43. 43. Naz India
    44. 44. LEPRA • The leprosy eradication programme was spearheaded by NGOs and today only residual leprosy remains in our country. • British Empire Leprosy Relief Association (BELRA, now LEPRA (UK)). BELRA started leprosy work in India as early as 1924. • BELRA continued leprosy work as Hindu Kusht Nivaran Sangh (HKNS) in India. • In 1989 formed LEPRA India, and was registered in Andhra Pradesh with its office in Secunderabad.
    45. 45. lepra • LEPRA India is currently working in the states of Andhra Pradesh (AP), Orissa, Bihar, Madhya Pradesh (MP) and Jharkhand. It works in 65 districts in these five states, covering a population of 12 million people. • To provide the clinical expertise lacking in GHS services, LEPRA India established 21 referral centres in AP, Orissa, MP and Bihar.
    46. 46. NGO’S IN UIP
    47. 47. • 1994, the foundation was formed as the William H. Gates Foundation – POLIO Eradication: The Foundation provides 17% (US$86 million in 2006) of the world budget for the attempted eradication of polio myelitis . – The GAVI Alliance :The foundation gave the GAVI(formerly the ―Global Alliance for Vaccines and Immunization‖) a donation of US$750 million on January 25, 2005.[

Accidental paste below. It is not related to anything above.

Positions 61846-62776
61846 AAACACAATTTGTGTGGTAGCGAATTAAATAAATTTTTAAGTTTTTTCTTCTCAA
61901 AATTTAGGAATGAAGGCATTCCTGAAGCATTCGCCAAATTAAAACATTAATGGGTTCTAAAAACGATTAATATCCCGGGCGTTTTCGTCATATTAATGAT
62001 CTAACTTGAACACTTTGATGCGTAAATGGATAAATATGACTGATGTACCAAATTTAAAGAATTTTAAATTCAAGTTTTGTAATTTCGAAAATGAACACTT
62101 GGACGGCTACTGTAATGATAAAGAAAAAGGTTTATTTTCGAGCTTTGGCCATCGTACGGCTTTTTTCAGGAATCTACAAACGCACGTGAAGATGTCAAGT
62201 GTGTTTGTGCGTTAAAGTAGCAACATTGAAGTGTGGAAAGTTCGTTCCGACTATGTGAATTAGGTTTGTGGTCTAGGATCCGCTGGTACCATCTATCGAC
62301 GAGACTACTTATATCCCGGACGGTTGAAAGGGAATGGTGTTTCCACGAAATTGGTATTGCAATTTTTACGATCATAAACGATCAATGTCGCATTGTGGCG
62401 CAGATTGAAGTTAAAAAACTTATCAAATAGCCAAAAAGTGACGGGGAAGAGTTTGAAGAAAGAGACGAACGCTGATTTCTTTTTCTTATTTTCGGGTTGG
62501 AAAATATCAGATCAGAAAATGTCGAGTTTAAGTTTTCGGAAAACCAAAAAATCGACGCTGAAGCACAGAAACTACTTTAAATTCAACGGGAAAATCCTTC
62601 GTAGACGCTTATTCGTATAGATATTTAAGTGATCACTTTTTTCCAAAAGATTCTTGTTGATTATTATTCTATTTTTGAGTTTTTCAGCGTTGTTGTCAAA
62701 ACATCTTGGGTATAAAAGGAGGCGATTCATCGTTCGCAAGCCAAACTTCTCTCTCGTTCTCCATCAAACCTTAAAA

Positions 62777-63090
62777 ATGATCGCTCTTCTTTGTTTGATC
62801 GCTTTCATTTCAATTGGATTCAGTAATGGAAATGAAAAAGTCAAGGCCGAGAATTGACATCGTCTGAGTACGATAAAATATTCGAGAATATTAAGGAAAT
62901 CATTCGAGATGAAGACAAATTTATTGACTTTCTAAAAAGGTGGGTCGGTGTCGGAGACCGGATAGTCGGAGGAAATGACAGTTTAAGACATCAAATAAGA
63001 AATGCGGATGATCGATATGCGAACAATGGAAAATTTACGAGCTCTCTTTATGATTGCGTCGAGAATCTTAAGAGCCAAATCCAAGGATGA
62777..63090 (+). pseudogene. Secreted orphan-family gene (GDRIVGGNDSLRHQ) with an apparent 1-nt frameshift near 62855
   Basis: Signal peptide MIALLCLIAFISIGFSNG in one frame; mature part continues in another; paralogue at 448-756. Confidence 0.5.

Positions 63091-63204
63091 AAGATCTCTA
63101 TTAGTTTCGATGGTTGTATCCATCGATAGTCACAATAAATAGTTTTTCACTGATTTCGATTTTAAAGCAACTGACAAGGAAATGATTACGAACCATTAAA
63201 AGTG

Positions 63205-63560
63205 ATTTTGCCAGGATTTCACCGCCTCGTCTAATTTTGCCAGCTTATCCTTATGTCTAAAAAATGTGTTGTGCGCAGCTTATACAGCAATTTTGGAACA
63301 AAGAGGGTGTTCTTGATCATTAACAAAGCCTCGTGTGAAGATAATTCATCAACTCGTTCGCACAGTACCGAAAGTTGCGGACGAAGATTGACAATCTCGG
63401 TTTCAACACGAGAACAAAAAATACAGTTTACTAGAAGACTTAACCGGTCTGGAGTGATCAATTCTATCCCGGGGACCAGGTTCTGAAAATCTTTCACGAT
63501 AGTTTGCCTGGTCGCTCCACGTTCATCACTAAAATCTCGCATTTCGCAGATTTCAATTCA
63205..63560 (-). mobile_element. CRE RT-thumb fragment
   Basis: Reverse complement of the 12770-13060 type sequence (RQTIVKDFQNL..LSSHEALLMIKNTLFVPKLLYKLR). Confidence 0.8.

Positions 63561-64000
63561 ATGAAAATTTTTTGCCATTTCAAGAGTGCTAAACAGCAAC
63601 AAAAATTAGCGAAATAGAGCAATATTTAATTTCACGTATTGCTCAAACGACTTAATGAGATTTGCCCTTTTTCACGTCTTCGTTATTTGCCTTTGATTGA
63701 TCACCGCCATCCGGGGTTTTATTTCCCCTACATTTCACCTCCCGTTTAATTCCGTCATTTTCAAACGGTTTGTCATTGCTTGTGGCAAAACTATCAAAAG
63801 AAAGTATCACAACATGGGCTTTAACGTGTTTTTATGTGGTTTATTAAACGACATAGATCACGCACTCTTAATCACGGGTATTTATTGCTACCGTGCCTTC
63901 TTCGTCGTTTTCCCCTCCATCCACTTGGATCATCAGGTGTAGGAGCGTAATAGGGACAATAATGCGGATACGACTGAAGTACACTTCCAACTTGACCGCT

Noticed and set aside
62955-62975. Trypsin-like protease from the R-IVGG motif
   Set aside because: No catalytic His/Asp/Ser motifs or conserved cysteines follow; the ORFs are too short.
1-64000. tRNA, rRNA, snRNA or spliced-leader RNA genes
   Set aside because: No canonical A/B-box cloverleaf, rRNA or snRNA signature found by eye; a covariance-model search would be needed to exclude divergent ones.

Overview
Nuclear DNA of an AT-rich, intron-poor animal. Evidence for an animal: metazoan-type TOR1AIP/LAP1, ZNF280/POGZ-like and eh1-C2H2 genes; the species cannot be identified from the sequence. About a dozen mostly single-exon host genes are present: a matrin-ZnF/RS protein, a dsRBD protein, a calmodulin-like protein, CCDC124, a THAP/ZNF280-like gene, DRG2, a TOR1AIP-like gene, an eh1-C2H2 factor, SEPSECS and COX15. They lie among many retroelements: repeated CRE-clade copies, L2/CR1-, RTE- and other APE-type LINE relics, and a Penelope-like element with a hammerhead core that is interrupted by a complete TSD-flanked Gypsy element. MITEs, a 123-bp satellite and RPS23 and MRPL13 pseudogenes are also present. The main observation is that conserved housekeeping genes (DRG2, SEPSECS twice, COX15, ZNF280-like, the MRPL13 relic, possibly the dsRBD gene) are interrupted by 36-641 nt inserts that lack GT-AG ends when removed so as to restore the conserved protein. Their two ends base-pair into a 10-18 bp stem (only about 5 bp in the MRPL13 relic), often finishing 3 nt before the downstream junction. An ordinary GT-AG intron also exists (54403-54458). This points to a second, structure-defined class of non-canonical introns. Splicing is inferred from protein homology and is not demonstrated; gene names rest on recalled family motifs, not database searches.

48. 48. – Children's Vaccine Program :The Children's Vaccine Program, run by the Program for Appropriate Technology in Health (PATH), received a donation of US$27 million to help vaccinate against Japanese encephalitis on December 9, 2003. • Global TB Vaccine Foundation – The foundation gave the Global TB Vaccine Foundation more than US$280 million to develop and license an improved vaccine against tuberculosis for use in high burden countries.
    49. 49. (UP)deploy a network of Community Mobilization Coordinators (CMCs), frontline workers who interact with their own community. Activities include: • tracking newborns and children, • visiting homes, • engaging high-level community leaders in both Muslim and non-Muslim neighbourhoods, • involving community groups (such as women's groups) and individuals, • working with schools and students (e.g., by giving classroom talks about the importance of immunisation), • putting community creativity to work (e.g. by organising street theatre, dancing and singing events, and art shows that convey polio messages), • broadening the scope beyond polio (e.g., communicating messages about RI, handwashing, and nutrition, etc.), and reaching mobile populations.